Pressure Mounts on Milei as Execs, Provinces Ask for Key Pipeline Works to Continue

Oil & gas companies and provincial governments in Argentina are asking the federal government to keep spending on works for the reversal of a northern gas pipeline, as imports from Bolivian decline

Chile retoma las importaciones en firme de gas natural argentino en el norte del país
December 18, 2023 | 08:17 AM

Read this story in


Buenos Aires — Due declining natural gas production in Bolivia, the Alberto Fernández administration in Argentina had sought to expedite works for the reversal of the “Norte” pipeline. This aimed to supply the northern region of the country with domestically produced gas, in the face of potential shortages during the winter of 2024. With the Central Bank’s (BCRA) net reserves deep in the red, now the final decision of whether or not to proceed with the works will be down to the country’s new president, Javier Milei.

With Massa at the helm of the Economy Ministry under Fernández, financing had been set up through the state-owned company Cammesa, as well as loans from the Development Bank of Latin America and the Caribbean. Pipes were tendered and awarded to Tenaris, which had already delivered part of the required materials, while the construction was also tendered.

According to an Economy Ministry source who spoke to Bloomberg Línea, Milei’s is currently leaning towards not moving forward with the project, due to ongoing cuts in public spending. Officials overseeing the pipeline reversal are also interpreting as much, the source, who asked not to be named as the conversations are private, said.

Pressure from key industry stakeholders and northern provincial governments is rising, nonetheless, prompting the Milei administration to reassess this particular case.

Argentine Stock Market Is Still the Cheapest in Latin America, Top Analyst Says
Gasoductos en Argentinadfd

The new Energy Secretariat, for its part, has been echoing the signal put forward by Economy Minister Luis Caputo last week: “The National Government will no longer bid for new public works and will cancel approved tenders that have not commenced development. Infrastructure projects in Argentina will be carried out by the private sector since the government lacks both funds and financing to undertake them.”

The directive of “there is no money” is the initial response to inquiries about the northern reversal. However, within the sector, there’s confidence that there’s still room for reconsideration.

Fuel Prices, Exchange Rates Could Wreck Latin Americans’ Air Travel Plans

Negotiations in the energy sector

Last Wednesday, a luncheon brought together executives from Argentina’s major oil and energy companies, along with officials from the new Energy Secretariat, which is led by Eduardo Rodríguez Chirillo. The latter did not attend the event, organized by the Argentine Institute of Oil and Gas on the occasion of National Oil Day.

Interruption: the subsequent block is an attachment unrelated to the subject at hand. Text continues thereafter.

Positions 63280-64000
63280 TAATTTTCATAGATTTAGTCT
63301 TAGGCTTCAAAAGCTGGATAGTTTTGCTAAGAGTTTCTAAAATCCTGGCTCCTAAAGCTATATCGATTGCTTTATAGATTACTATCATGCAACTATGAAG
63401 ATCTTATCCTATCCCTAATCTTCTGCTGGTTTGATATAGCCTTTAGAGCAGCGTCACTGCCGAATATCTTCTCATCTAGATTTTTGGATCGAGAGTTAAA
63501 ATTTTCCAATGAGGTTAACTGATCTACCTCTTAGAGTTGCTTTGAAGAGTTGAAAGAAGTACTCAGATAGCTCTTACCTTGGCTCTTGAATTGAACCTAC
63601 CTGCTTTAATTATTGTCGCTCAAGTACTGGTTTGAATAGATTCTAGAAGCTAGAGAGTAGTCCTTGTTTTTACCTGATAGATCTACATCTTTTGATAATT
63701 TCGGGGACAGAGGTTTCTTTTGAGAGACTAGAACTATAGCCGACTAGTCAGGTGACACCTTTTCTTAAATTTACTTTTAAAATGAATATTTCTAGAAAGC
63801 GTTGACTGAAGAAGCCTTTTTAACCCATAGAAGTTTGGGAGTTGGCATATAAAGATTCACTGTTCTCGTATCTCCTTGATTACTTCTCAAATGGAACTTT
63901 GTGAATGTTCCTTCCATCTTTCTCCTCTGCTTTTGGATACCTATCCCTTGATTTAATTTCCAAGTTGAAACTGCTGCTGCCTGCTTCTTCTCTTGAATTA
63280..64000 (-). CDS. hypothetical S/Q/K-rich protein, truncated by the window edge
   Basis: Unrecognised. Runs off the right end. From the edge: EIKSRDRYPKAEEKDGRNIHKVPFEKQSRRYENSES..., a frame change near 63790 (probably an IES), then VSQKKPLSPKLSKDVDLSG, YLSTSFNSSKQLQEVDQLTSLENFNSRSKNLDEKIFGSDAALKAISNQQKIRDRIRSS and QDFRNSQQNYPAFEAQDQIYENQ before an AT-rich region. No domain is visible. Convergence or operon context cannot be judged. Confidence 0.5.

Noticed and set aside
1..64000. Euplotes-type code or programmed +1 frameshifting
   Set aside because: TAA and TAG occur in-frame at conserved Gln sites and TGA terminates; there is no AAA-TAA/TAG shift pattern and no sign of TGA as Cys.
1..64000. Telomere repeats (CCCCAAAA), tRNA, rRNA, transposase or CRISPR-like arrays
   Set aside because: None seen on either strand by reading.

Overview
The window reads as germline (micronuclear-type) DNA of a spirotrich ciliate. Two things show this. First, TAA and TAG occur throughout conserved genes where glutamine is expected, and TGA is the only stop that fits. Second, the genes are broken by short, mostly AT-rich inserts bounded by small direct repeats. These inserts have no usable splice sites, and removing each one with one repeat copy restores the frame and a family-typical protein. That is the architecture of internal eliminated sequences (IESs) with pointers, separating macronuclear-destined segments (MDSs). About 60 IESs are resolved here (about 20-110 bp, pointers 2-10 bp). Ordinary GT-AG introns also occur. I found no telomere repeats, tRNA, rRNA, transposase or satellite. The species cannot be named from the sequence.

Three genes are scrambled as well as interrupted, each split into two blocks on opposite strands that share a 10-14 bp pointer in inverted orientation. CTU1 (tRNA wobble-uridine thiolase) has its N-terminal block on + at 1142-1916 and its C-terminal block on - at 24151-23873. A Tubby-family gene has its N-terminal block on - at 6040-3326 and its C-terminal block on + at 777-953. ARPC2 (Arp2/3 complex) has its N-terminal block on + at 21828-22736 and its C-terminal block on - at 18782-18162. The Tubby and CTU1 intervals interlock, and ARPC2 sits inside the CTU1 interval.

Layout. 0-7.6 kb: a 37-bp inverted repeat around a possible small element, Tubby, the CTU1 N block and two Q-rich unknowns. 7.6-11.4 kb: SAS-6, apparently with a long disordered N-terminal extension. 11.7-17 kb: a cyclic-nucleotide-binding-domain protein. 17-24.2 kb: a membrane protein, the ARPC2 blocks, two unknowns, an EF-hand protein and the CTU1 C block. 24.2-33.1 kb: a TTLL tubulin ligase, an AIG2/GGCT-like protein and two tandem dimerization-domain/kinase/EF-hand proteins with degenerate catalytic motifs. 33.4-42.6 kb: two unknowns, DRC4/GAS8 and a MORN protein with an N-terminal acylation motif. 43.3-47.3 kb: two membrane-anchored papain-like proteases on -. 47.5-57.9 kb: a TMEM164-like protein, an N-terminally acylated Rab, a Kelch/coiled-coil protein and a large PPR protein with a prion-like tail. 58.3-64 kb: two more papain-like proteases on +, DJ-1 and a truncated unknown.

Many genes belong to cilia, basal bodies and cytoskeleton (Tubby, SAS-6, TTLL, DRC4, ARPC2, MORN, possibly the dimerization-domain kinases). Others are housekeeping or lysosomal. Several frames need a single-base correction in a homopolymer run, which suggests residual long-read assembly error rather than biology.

This occurred following the government’s steep devaluation of the peso, which, among other measures, included increased levies for all exporting sectors except agriculture. This was a topic of discussion among the oil industry, as was the gasoline price hike.

Another issue that dominated conversation was the future of the northern gas pipeline reversal project. Representatives from the companies responsible for the construction, pipe supply, gas production, and resource transportation were present at the luncheon.

“Starting from July 31, there’s no more gas from Bolivia. Either the contract is renegotiated, or the reversal must be ready for this winter,” said Ricardo Markous, CEO of Tecpetrol, to Bloomberg Línea. “The northern industry has no alternative to obtain diesel. In northern Argentina, we produce three million cubic meters, but during winter, an additional 10 to 12 million are necessary,” he added.

Argentina Seeks to Nationalize Hydroelectric Plants as Concessions Expire

According to Markous, the problem isn’t solely about “cost,” when asked if meeting the demand with imports is feasible. “It’s not just about cost. The alternative is Brazilian LNG or through Chile via northern pipelines. The problem is the electricity shortage in the north; you can’t address that with diesel.”


The executive from one of the country’s major oil companies remained optimistic: “We’ll have to wait. It’s still early.”

A governor’s complaint

Gustavo Sáenz, governor of Salta, included this complaint upon assuming his second term: “It must be clear that the northern region of the country needs the gas pipeline. It’s a priority project. Don’t be surprised if in June, when the agreement signed with Bolivia (which currently supplies us) ends, the north is left without gas”.

Can it be done with private financing?

Former Deputy Secretary of Hydrocarbons and head of the Paspartú consultancy, Juan José Carbajales, outlined the steps required to advance in securing private financing for the project.


Among these steps are the formation of a consortium among the main gas producers in Vaca Muerta, reaching partnership agreements between companies, adjusting regulations to a purely private scheme, and an investment ranging from US$2.5 billion to US$3 billion.

Additionally, the agreement on a freely negotiated transport tariff with the industry, CAMMESA, and distributors, and a new bidding round for gas supply within the framework of the Gas Plan are necessary.

“Will the Government manage to coordinate with private entities to enable the investment? Will costs increase for the industry and residential users? Will they meet the deadline for the winter of 2024?” Carbajales questioned.

Exclusive: Argentina’s Néstor Kirchner Gas Pipeline Still Facing Financing Shortfall